February Currency Update For British Pound and Euro

February proved to be another uncomfortable month for Sterling as the US Dollar pushed the Pound below the key market level of $1.50. Both UK and US GDP figures for the 4th quarter of 2009 were revised up, 0.3% and 5.9% respectively – a clear indication of the rate of recovery in the US and the bumpy road ahead for the UK. 

And so the Dollar remains in a strong position with traders buying on strong US fundamentals and buying even more aggressively as a safe haven play. Traders, frightened by continued concerns over Greek national debt, the possibility of the Spanish government following suit, and renewed concerns over Dubai World once again asking to delay its debt repayments, are moving into long Dollar positions.   

As the deadline fast approaches for Prime Minister Gordon Brown to call a general Election in the UK, opinion polls have taken center stage in setting traders’ sentiment about the Pound. Brown’s labor party closed the gap on the conservatives to just six points, suggesting the possibility of a hung parliament. With neither party having a clear majority, this would render the Prime Minster unable to effectively tackle Britain’s very serious deficits. The time between now and the election will be dangerous for the Pound, with only more downward pressure expected.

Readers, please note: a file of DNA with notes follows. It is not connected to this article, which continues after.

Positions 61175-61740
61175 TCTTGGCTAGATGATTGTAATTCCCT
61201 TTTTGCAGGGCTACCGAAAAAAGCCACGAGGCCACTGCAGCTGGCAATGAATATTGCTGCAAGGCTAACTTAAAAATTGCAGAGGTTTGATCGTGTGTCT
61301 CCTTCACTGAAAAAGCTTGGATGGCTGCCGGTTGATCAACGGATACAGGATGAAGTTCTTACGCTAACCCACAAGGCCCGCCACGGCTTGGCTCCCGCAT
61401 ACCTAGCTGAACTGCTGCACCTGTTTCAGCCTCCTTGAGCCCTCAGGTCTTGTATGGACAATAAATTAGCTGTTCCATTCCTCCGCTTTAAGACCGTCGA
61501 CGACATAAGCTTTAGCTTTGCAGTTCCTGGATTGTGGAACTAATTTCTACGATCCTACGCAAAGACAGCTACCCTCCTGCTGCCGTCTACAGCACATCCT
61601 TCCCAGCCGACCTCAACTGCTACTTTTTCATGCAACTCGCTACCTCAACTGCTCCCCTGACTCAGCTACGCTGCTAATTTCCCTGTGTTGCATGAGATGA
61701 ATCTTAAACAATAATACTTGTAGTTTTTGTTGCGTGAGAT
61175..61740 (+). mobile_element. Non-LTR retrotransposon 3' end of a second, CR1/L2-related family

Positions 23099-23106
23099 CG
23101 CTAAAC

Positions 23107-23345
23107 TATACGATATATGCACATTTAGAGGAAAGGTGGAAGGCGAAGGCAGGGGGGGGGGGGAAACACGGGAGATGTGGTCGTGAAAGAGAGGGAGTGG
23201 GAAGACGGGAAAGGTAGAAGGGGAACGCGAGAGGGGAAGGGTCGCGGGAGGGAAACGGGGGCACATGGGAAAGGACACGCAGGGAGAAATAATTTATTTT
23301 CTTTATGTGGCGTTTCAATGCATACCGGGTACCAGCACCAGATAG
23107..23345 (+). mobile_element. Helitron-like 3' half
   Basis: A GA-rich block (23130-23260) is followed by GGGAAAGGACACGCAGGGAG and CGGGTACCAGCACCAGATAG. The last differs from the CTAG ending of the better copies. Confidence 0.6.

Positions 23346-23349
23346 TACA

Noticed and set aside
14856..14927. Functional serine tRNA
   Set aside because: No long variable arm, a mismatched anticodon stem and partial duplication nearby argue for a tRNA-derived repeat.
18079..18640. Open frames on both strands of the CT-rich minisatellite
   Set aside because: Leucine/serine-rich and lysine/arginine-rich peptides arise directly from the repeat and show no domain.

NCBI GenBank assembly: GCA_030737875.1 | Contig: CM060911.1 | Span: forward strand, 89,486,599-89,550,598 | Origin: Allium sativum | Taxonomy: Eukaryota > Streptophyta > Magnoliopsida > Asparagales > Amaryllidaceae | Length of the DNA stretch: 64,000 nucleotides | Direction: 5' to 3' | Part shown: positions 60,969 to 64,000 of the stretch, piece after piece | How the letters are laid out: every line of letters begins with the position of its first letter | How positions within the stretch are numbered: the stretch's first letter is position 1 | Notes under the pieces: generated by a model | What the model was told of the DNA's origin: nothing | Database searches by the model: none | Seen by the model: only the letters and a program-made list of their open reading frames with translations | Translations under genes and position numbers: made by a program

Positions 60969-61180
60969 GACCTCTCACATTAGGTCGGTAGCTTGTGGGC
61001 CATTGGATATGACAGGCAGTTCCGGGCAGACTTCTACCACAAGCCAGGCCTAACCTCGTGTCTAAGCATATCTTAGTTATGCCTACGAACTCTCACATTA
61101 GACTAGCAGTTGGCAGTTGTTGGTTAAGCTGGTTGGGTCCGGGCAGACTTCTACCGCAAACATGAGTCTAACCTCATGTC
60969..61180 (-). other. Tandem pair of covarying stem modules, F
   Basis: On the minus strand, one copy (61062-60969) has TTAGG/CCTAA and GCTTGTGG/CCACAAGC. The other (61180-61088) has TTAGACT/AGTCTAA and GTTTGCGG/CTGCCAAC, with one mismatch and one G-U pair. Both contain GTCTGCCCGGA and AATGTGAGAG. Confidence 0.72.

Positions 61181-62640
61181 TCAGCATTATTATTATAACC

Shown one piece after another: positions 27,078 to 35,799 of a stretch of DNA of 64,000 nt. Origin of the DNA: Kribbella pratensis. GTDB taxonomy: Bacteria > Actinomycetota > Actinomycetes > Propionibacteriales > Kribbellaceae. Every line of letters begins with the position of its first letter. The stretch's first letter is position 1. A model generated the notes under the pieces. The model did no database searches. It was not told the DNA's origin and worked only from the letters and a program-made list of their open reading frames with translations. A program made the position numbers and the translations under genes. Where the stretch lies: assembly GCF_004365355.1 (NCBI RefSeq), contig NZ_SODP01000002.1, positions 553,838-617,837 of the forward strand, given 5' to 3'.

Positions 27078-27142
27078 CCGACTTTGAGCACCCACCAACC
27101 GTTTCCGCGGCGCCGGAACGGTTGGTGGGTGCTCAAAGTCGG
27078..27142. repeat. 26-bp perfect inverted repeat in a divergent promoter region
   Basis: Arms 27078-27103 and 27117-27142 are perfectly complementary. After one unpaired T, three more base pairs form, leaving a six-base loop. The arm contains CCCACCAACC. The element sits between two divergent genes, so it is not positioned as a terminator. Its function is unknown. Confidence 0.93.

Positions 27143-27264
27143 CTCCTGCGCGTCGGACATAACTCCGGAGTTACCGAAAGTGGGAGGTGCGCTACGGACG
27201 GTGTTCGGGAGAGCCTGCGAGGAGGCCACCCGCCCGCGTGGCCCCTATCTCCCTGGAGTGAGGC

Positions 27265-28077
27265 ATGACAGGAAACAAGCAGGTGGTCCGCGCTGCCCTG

The political finger has again been pointed in the direction of hedge funds, which are now being blamed for aggressively short selling the Euro and effectively betting on the currency going even lower. Both Greek and Spanish governments have raised concerns over what they believe are attempts to destabilize the Euro.  A weaker Euro may improve the region’s outlook in the next quarter, as exporters’ bottom line figures are sure to benefit. Expect further pressure on this ailing currency over the next few weeks.

The commodity currencies, most notable are the Canadian and Aussie Dollar, have continued to perform well. The reserve bank of Australia raised its interest rates to 4%, inflicting a 25-year high against the Pound. The Canadian Dollar, supported by strong Canadian fundamentals and higher oil prices, has enjoyed particularly strong levels against the Greenback, trading at the top of its current range. 

The Canadian unemployment rate dropped to 8.3% as 43,000 new jobs were created in the month of January – further evidence of a continuing stabilization of the Canadian economy. Parity anyone?